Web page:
July Contributors

Ron Finley is a clothing designer, art collector, and Renaissance man whose March 2013 TED talk on turning vacant lots into food forests went viral, with more than one million views to date, and counting.

Dr. Cary Fowler is on the Board of Directors of the Global Crop Diversity Trust, where he was previously its executive director. His career in the conservation and use of crop diversity spans thirty years. In 1985 he was awarded the Right Livelihood Award (the “Alternative Nobel Prize”). In 2010 he received a Heinz Award for his “vision and efforts in the preservation of the world’s food supply.” He is a past-member of the National Plant Genetic Resources Board of the U.S. and the Board of Trustees of the International Maize and Wheat Improvement Center in Mexico, and is currently Chair of the International Advisory Council of the Svalbard Global Seed Vault, a member of the Russian Academy of Agricultural Sciences, and on the Board of Trustees of Rhodes College in Tennessee.

Leslee Goodman is the editor of The MOON and founder of the PR, marketing, and communications agency Alchemy on Demand.

Rowan Jacobsen writes about place and how it shapes ecosystems, cultures, cuisines, and us. His quest to capture the spirit of place and people has led him from the bayous of Louisiana to the marshes of Alaska’s Yukon Delta, from the jungles of India and Burma to the rivers of Amazonia. He has been featured on All Things Considered, MSNBC, Bon Appétit, Saveur, and elsewhere, and he writes for the New York Times, Harper’s, Orion, Mother Jones, and Outside, where he is a contributing editor. He is the author of A Geography of Oysters; Fruitless Fall, which received the 2009 Green Prize for Sustainable Literature; The Living Shore; American Terroir, which was named one of the Ten Best Books of the Year by Library Journal; and Shadows on the Gulf: A Journey Through Our Last Great Wetland. His work has received multiple awards from the James Beard Foundation and the International Association of Culinary Professionals, and has been selected for the Best Food Writing and Best American Science and Nature Writing anthologies.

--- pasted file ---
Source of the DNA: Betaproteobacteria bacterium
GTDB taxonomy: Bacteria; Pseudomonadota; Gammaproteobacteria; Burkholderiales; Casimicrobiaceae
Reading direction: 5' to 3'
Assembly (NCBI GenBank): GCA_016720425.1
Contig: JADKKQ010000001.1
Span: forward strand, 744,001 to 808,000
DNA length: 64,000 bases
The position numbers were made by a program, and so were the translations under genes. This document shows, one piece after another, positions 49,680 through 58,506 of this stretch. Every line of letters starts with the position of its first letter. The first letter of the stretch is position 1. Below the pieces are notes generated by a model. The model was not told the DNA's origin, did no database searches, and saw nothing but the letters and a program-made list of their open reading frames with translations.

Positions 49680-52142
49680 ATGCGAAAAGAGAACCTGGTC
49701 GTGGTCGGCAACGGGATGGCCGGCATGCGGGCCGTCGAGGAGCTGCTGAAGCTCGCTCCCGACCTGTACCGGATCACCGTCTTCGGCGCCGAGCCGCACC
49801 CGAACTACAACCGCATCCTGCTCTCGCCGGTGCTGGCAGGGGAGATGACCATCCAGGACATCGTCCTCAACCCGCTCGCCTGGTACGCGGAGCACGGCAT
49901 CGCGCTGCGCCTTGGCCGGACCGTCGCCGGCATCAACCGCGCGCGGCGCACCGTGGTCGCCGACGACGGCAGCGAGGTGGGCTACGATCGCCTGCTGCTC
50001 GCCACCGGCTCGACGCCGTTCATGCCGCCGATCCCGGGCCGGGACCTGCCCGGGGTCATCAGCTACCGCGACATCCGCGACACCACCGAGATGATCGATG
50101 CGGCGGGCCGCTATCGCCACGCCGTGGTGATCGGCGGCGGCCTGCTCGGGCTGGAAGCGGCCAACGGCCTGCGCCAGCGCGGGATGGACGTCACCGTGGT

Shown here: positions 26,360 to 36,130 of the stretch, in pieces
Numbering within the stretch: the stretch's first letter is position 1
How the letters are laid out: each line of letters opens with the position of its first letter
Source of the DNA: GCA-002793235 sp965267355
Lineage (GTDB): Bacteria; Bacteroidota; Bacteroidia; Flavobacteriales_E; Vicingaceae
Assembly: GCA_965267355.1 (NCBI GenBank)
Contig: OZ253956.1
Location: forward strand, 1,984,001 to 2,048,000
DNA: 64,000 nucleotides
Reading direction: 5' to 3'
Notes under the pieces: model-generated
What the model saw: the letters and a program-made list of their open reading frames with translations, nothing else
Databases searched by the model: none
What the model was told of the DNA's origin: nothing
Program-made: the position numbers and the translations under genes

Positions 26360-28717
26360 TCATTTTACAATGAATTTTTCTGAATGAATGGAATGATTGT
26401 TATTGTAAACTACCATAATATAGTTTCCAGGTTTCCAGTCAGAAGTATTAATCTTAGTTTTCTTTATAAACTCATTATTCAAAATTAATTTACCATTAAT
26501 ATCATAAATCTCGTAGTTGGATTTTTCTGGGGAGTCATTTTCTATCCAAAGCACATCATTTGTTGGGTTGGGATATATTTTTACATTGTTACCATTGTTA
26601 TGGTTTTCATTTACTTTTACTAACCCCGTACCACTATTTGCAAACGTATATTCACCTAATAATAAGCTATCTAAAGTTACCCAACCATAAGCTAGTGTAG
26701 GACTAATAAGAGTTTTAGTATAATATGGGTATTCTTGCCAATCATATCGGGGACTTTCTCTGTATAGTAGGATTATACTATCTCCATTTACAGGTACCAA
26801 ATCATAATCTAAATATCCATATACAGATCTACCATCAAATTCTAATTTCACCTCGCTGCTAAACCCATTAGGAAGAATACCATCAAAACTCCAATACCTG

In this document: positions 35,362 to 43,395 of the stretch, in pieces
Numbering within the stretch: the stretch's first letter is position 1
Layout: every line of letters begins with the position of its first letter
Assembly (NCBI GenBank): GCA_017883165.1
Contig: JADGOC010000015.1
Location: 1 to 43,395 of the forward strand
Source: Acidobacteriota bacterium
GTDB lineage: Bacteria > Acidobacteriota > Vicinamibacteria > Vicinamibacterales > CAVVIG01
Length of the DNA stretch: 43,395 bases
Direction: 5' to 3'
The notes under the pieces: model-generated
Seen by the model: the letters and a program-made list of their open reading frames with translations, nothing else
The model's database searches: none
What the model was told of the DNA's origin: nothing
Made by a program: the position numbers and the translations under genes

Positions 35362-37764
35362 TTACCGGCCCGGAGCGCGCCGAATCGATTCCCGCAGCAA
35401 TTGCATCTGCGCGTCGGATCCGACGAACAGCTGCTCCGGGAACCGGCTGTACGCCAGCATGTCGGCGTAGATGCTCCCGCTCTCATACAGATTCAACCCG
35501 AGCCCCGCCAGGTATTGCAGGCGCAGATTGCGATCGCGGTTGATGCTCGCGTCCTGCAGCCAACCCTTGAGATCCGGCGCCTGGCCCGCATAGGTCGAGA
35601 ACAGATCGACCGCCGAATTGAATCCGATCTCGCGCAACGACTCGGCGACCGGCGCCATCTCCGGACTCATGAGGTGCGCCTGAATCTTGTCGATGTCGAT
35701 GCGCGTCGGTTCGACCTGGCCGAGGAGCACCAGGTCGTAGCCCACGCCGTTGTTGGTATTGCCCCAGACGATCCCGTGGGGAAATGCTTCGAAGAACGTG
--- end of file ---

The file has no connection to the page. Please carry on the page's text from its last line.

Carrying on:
Christine Kendall moved to Twisp, Washington, a town without traffic lights. With only two-lane country roads she always knows if she’s coming or going. Her work has appeared in Jeopardy, Phrasings, Clover, Whatcom Writes, Windfall: A Journal of Poetry of Place, and the Methow Arts Alliance Summer Bulletin.  

Brian Ohme is a singer, songwriter, and performer who uses the stage name SumGuy. He is also a visual artist, , including my visual art, whose work involves high-voltages and ultra violet light. He was born and raised at Ohme Gardens, a world-renowned alpine garden created by his family in 1929 in Wenatchee, Washington, which explains his over-developed imagination, he says. Connect with him on Facebook, or at sumguymusic@gmail.com

Nicholas Powers is a writer whose work is often featured in the Indypendent.

Dennis vanEngelsdorp, Ph.D., is a research scientist at the University of Maryland, an appointment he obtained after seven years with Penn State University, where he served as a senior extension associate and acting state apiarist. He is one of the leading researchers attempting to understand Colony Collapse Disorder (CCD) specifically, and colony decline generally. Currently Dr. vanEngelsdorp is the lead investigator and the director of the Bee Informed Partnership (BeeInformed.org), which attempts to identify management practices and environmental factors (such as proximity to different crops) that correlate to higher or lower colony mortality through cross sectional surveys. He is also on the leadership team of APHIS national honey bee health survey which attempts to determine the prevalence of disease, pesticides, and parasite loads in US operations. dennis.vanengelsdorp@gmail.com

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